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Stand with your feet hip-width apart and knees slightly bent. Place your hands behind your head and pull your shoulder blades together. Engage your core. With control, lower your chest toward the floor with a straight back until you feel a stretch down the hamstrings. Everyone has different levels of mobility, so this won’t be the same for everyone. Pause, then drive back to standing and squeeze your glutes.

You could stand on one end of a resistance band and loop it over your upper back to make the move harder or add a barbell. Check out more about barbell rows vs good mornings here. Either way, good mornings hit the posterior chain muscles, including the lower back, glutes, core and hamstrings. 

5. Staggered-stance RDL

During a staggered-stance RDL, you can zone in on one leg at a time. Start standing on your left foot, then place the ball of your right foot on the floor hip-width apart in line with your left heel. Engage your core and keep a flat back, then hinge forward at the hips and send your bum behind you, lowering your chest toward the floor. Pause, then drive up to stand and switch sides. 

You could also hold a weight close to your chest, a weight in each hand (see the video above) or rest a barbell across your upper back to make the exercise harder by adding load. See more on how to do a Romanian deadlift here. 

6. Supine hamstring curls

young woman doing glutes exercise - supine hamstring curls with heels on gliders - colour vector series

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Lay on your back with your feet pressed against the floor hip-width apart. Place sliders underneath both feet. You could also use a dish towel, t-shirt or similar — we recently discussed the pros and cons during the alligator drag ab exercise fitness challenge if you want to learn more. 

Drive your hips toward the ceiling and engage your abs. With control, slide both feet away and extend your legs without dropping your hips. Keep your core engaged. Pause, then drive both feet toward your bum. 

7. Elevated single-leg glute bridges

an illo of a woman doing a single leg glute bridge

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Place a box or bench in front and lay on your back. Rest your left heel on the edge of the box and extend your right leg away from you into the air. Drive your hips toward the ceiling, squeeze your glutes and push through your heel. Pause, then slowly lower your bum to the floor. Switch sides.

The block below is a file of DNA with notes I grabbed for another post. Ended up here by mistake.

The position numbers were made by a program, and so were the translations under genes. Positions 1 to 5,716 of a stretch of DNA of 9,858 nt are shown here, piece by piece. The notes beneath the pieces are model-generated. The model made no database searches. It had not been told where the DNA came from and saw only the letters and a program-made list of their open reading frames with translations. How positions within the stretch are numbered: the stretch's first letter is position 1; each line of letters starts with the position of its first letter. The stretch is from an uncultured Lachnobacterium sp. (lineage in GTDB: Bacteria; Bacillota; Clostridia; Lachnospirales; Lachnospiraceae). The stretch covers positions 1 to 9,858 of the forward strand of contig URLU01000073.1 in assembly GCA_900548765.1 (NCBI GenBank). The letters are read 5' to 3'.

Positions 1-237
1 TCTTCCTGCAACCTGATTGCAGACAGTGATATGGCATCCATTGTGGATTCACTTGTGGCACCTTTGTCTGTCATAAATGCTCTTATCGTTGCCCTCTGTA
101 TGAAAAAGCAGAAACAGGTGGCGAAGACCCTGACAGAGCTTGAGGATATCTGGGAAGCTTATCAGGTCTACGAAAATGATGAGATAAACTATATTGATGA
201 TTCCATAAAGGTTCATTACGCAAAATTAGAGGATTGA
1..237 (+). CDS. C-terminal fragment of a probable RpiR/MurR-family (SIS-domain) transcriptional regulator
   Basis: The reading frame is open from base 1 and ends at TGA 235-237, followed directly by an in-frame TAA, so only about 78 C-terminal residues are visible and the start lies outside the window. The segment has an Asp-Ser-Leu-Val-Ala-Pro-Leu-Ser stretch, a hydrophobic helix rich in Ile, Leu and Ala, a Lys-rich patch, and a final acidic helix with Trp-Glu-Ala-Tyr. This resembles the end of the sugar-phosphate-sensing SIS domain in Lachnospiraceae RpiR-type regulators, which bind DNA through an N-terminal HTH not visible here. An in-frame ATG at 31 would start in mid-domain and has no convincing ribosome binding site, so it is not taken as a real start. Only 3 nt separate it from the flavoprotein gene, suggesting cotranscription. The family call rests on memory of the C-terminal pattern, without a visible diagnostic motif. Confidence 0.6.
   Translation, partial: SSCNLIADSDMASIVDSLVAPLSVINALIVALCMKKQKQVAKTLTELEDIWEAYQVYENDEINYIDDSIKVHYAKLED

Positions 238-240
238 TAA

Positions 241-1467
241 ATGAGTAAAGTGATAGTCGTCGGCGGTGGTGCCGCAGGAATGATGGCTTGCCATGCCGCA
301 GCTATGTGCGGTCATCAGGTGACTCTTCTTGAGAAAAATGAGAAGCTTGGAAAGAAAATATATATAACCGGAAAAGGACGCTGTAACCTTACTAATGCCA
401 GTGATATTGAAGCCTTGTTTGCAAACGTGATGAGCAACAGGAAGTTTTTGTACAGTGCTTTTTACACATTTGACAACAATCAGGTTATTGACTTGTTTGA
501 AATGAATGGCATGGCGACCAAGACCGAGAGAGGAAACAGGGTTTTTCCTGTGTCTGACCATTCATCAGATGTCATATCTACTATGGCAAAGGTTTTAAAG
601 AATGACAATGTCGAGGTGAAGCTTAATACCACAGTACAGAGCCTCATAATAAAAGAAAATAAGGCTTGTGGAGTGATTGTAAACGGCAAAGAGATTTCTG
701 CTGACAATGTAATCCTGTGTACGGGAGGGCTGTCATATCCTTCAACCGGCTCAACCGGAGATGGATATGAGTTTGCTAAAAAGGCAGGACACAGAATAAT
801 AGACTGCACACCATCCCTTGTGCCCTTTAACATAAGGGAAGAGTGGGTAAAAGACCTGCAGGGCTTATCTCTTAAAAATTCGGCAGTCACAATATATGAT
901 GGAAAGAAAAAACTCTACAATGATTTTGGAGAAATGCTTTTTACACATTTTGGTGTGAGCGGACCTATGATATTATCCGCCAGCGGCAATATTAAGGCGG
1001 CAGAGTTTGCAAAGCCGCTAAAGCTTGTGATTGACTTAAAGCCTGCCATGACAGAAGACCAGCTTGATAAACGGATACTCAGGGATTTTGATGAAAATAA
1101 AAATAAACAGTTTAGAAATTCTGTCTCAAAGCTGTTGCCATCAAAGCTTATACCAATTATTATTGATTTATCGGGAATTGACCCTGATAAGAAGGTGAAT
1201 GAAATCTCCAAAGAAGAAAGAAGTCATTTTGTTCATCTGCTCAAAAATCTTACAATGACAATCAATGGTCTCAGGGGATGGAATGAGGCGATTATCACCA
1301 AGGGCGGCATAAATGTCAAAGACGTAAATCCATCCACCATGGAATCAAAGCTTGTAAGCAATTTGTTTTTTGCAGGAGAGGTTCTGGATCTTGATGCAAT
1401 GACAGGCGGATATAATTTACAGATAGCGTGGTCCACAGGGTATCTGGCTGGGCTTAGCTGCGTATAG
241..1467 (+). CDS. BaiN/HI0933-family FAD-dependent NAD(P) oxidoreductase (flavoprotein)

Add a weight to your hips for extra load or an activation band above your knees to further engage your leg muscles. Here’s how to do a glute bridge and single-leg glute bridges in more detail. The example above should be done from the floor, and once you've nailed the hamstring exercise, progress to the box. 

Bottom line

The best way to target the hamstrings during workouts is by programming a mix of knee flexion (think leg curls) and hip extension (think hip hinge) exercises. To do the best hamstring exercises, combine each move into a circuit, or pluck a few to add to your existing routine.

To perform as a circuit, start with 45 seconds of the first exercise, then take 15 seconds of rest. Move to the next and repeat. Complete 4-5 rounds, or as many as you desire. 

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Sam Hopes
Senior Staff Writer - Fitness

Sam Hopes is a level III qualified fitness trainer, level II reiki practitioner, and senior fitness writer at Future PLC, the publisher of Tom's Guide. She is also about to undertake her Yoga For Athletes training course. Having trained to work with mind and body, Sam is a big advocate of using mindfulness techniques in sport and fitness, and their impact on performance. She’s also passionate about the fundamentals of training and building sustainable training methods.  When she's not writing up her experiences with the latest fitness tech and workouts, you’ll find her writing about nutrition, sleep, recovery, and wellness.